Coleen was red.
Coleen realized she did not know whether she still thought of herself as Faith or not. It seemed to her that everything Faith had done that she liked was done by someone else. The Faith of now. When Faith did something she could not stand… (Lizzie Lizzie Elizabeth!)
Well, then it was Coleen. It was all Coleen.
She had been trying so hard not to think of Elizabeth.
Continue reading “A Simple Life (pt24)” →
Someone else had been her first and last friend. Emil therefore was not her friend. What he was… was the last thing she could cling to before he pushed her off into the wild seas. He was her last harbour. He was not safe (that had been Lorene) and he was not protecting her (that had been Alton). He just was.
Continue reading “A Simple Life (pt23)” →
Agon was just a game. It did not matter whether she had thought so or not back then. The truth was it had been created for a purpose, but now was only played for entertainment. The knight Lamar had used his Agon match against the Faith for his own amusement. Amusement and a way of determining the Faith’s character.
Emil finished setting everything up. He waited for her to choose her colour.
The white of Faith’s outfit, the white I fit myself into. The red of royalty, the red I forced myself into.
(The red of a certain warrior, a certain knight. The white of Faith once again.)
For the life of her, an immortal life that did not matter, she could not choose between white and red.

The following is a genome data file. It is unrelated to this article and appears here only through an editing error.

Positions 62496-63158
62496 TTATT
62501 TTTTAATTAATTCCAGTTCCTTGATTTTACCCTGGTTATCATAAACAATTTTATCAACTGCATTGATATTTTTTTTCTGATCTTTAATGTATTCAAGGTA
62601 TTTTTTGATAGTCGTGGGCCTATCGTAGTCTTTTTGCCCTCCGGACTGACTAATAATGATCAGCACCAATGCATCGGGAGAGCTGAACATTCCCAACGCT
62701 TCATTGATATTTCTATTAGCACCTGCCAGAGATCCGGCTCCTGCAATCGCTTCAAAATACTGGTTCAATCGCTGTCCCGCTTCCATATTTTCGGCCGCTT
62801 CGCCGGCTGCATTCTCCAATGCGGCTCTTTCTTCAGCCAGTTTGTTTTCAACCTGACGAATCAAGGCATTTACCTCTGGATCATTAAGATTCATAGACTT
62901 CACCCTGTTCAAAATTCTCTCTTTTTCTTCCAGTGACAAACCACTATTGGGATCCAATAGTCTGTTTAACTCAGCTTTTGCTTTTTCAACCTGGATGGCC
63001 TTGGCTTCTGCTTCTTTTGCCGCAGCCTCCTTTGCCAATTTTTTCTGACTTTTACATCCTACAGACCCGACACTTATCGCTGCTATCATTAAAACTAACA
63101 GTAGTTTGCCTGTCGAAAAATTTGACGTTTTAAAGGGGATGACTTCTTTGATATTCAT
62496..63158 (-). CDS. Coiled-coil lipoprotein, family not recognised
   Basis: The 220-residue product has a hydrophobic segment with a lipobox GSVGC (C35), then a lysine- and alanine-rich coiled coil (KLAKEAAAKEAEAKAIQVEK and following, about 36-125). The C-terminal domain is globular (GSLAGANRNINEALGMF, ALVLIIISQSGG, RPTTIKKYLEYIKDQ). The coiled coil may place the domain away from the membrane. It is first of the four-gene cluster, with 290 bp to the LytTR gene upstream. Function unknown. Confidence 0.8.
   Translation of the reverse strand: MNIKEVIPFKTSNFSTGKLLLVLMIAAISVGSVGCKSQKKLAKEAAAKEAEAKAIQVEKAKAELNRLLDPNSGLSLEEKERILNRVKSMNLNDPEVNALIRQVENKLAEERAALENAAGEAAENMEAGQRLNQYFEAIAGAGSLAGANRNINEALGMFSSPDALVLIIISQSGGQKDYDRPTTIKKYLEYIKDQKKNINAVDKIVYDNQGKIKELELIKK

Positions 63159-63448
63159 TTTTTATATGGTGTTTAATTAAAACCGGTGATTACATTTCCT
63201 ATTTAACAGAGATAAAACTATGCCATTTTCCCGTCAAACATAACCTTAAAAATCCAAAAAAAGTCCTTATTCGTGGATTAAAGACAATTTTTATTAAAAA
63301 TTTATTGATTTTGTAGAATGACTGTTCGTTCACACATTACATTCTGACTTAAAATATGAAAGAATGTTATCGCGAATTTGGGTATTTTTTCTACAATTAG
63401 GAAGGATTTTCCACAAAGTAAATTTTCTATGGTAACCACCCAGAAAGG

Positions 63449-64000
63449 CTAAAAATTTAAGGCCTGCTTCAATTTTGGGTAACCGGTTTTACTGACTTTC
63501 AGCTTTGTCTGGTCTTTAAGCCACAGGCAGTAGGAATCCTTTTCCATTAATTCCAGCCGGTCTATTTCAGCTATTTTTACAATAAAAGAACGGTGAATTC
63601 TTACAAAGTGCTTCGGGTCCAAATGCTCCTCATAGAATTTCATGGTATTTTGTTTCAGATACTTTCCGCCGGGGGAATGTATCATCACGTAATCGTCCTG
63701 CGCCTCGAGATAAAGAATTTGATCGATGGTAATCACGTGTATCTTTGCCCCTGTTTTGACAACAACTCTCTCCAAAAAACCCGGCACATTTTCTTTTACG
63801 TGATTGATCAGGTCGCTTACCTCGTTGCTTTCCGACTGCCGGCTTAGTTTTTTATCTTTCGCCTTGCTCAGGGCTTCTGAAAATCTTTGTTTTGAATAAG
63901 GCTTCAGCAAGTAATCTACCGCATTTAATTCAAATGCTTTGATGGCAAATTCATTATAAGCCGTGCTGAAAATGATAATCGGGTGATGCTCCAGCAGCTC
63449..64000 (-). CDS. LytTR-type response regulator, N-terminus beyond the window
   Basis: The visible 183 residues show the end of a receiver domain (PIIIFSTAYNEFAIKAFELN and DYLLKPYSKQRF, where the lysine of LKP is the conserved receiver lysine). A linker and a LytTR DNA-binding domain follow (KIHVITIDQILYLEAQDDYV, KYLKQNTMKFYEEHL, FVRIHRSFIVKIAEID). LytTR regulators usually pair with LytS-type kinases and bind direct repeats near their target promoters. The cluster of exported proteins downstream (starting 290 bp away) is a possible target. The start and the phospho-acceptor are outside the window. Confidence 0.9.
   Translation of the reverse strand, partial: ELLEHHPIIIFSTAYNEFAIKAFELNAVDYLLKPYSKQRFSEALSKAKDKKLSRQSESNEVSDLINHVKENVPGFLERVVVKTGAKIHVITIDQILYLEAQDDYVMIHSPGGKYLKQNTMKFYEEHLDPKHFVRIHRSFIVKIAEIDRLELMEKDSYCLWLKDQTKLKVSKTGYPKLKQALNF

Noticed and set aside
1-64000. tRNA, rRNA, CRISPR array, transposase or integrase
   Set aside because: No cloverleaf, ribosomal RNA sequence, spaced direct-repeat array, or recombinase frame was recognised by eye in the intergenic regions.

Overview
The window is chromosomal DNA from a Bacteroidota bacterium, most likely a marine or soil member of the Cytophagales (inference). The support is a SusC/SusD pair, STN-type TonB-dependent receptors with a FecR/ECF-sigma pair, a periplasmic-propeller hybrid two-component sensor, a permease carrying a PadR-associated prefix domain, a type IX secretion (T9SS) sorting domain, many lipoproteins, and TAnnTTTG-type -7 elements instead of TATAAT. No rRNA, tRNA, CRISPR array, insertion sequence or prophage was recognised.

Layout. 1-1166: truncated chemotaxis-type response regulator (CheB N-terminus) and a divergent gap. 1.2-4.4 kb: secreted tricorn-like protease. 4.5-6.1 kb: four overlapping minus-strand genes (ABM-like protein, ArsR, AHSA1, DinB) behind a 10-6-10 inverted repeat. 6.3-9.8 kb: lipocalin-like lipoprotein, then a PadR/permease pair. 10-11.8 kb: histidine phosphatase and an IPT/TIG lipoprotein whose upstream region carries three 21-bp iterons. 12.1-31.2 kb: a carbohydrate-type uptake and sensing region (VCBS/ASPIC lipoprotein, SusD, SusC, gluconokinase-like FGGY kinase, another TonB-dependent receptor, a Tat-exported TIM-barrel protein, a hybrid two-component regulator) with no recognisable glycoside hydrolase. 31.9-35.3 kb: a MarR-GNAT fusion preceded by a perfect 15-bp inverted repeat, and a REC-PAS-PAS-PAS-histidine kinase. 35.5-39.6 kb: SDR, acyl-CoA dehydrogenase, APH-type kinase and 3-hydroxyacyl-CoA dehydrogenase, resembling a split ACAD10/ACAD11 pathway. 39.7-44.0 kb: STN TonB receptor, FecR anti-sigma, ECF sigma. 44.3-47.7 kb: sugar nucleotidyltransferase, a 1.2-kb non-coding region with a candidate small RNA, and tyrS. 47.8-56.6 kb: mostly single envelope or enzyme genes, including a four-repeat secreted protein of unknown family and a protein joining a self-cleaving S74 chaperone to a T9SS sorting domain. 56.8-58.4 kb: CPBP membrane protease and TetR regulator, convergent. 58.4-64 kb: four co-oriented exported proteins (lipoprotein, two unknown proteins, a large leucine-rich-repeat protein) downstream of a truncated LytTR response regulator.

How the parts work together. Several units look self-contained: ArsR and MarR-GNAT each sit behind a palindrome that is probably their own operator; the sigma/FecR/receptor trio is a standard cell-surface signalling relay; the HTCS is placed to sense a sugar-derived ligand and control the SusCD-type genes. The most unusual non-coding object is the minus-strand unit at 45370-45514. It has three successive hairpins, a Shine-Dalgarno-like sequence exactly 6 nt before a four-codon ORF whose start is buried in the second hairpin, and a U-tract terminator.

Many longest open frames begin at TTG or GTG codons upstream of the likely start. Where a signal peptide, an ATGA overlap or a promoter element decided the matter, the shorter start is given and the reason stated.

“It was always more about interaction than the game,” she finally said.
“That one game? Or all of them?”
Emil had caught on to something Coleen had not allowed herself to ever think about. She had liked to win. She had loved to win. Until the end, she had always wanted things to go her way. Even when everything fell apart. As things unravelled, as she would do was decide she wanted something else so she could still win.
Perhaps every game had been about Coleen trying to figure out something about her opponent. Her opponent: herself.
“It’s just a game.”
Emil didn’t look like he believed it. But it was true.
Emil had pulled out the Agon board he had bought and told her he actually knew how to play. Not only did he know how to play, he told her he thought a lot of her analogies with the game were rather stupid. As if Coleen was talking about putting the queen undefended ahead on the board.
“Good thing I was talking for morale,” she retorted. “Those analogies were never a real game of Agon.”
“Why don’t you admit you simply said those things to make your game more interesting? To give your opponent a chance to do something that might make you need to think.”
Coleen did not reply. Emil had said it out loud, so there was no point in admitting it.
“You should have told Lamar his move was illegal, rather than losing your temper.”